Damon Lee Johnson, Petitioner-appellant, v. James Gomez, Director, California Department of Corrections;theo White, Warden, California State Prison Atsacramento, Respondents-appellees, 131 F.3d 146 (9th Cir. 1997)

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U.S. Court of Appeals for the Ninth Circuit - 131 F.3d 146 (9th Cir. 1997)

Nov. 28, 1997. Argued and Submitted October 6, 1997

Appeal from the United States District Court for the Northern District of California

Charles A. Legge, District Judge, Presiding

Before: FLETCHER, WIGGINS, and RYMER, Circuit Judges.


Damon Lee Johnson appeals the denial of his § 2254 petition challenging his conviction for first-degree felony murder and attempted robbery on the ground that his lawyer's self-interest in her reputation prevented her from claiming on direct appeal that she rendered ineffective assistance of counsel at trial. We affirm.

Johnson argues that his attorney's divided loyalties amounted to an actual conflict of interest adversely affecting counsel's performance on appeal under Cuyler v. Sullivan, 446 U.S. 335 (1980), and United States v. Del Muro, 87 F.3d 1078 (9th Cir. 1996), whereas the government submits that Johnson's claim should be analyzed under the normal Strickland test for incompetence of counsel, which he cannot meet, Strickland v. Washington, 466 U.S. 668 (1994). We agree with the government that the Strickland analysis is the proper one. There was no Cuyler conflict on direct appeal.

Here, Johnson's only claim is that counsel's conflict precluded her from arguing on appeal her own ineffectiveness at trial. However, as the California Supreme Court has indicated, claims of ineffective assistance of trial counsel seldom succeed on direct appeal. See People v. Scott, 65 Cal. Rptr. 2d 240, 255 (Cal.1997) (claim must be rejected on appeal when record sheds no light on why counsel acted in the challenged manner unless counsel was asked for and failed to provide satisfactory explanation, or none is possible); see also People v. Holt, 63 Cal. Rptr. 2d 782, 837 (Cal.1997) ("When the record does not shed light on why counsel acted or failed to act in a particular manner, claims of ineffective assistance of counsel based on that conduct must be presented by writ of habeas corpus."). For trial counsel to advance on direct appeal meritorious substantive errors allegedly made by the trial court could pose no conflict of interest to merit Cuyler review. Then with a developed record on habeas, Johnson could, through new counsel, advance any claim he might have as to trial counsel's incompetence.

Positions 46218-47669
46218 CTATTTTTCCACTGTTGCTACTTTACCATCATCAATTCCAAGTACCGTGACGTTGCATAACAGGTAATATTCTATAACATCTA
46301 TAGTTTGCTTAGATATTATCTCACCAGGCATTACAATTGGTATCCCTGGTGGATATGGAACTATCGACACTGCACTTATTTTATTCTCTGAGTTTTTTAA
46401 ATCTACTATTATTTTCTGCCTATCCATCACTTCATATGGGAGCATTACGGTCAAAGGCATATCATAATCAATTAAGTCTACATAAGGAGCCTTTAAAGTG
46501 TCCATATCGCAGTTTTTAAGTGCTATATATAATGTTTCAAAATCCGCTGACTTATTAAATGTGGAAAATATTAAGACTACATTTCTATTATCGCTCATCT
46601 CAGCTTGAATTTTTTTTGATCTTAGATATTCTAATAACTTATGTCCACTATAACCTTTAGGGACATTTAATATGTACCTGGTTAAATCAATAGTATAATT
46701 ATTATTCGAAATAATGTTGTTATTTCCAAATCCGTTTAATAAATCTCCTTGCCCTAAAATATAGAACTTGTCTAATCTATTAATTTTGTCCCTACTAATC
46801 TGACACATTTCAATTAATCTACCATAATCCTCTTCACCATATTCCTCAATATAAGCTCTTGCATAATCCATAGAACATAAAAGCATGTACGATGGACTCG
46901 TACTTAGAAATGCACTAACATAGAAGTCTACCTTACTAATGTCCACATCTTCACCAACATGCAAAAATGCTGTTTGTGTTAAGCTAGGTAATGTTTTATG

To succeed under the Strickland test, Johnson must show that his counsel's performance fell below an objective standard of reasonableness and there is a reasonable probability that, but for counsel's unprofessional errors, the result of the proceeding would have been different. Strickland, 466 U.S. at 687-88, 694. Here, the evidence against him was overwhelming: he confessed that he helped Mayers plan the robbery and that he went to the restaurant, stayed by the door, and told an elderly man who was trying to leave to sit down; three eye witnesses testified that Johnson guarded the door; one witness confirmed that Johnson ordered an elderly man to sit down when he tried to walk out of the restaurant; another witness testified that when he tried to leave, a man with a gun ordered him to sit down; two witnesses testified that they saw Johnson standing at the door with a gun; and two other witnesses said they say Mayers and Johnson leave together.

Although counsel's conduct at trial may have been improper and even offensive at times, no facts indicate that she made evidentiary or strategic errors. Under these circumstances, on direct appeal a non-conflicted, competent attorney would have recognized that it was altogether improbable that the California Court of Appeal would have found Strickland prejudice on the appellate record. Accordingly, Johnson has not shown that it is likely that his attorney failed to raise a futile ineffectiveness claim on direct appeal because she was conflicted instead of because the claim lacked merit. See Burger v. Kemp, 483 U.S. 776 (1987); Gomez v. Garcia, 81 F.3d 95 (9th Cir. 1996) (petitioner failed to show that appellate counsel had an actual conflict of interest since omitted claim was "irrelevant and futile"). Del Muro, upon which Johnson relies, does not lead to a different result. There, the defendant's lawyer was put in the untenable position of trying to show his own ineffectiveness at an evidentiary hearing in connection with a motion for new trial. In those circumstances we presumed prejudice because it is "virtually impossible for a reviewing court to determine what evidence would have been presented if substitute counsel had been appointed, or how the presentation of testimony might have affected by trial counsel's conflicting interest." Del Muro, 87 F.3d at 1080. Unlike an evidentiary hearing, it is not difficult for us to determine the contours of an ineffectiveness claim raised on the appellate record from collateral review.

We therefore conclude that Johnson has not shown that there was a conflict of interest that adversely affected his lawyer's performance or that he has shown prejudice under Strickland.



This disposition is not appropriate for publication and may not be cited to or by the courts of this circuit except as provided by 9th Cir. R. 36-3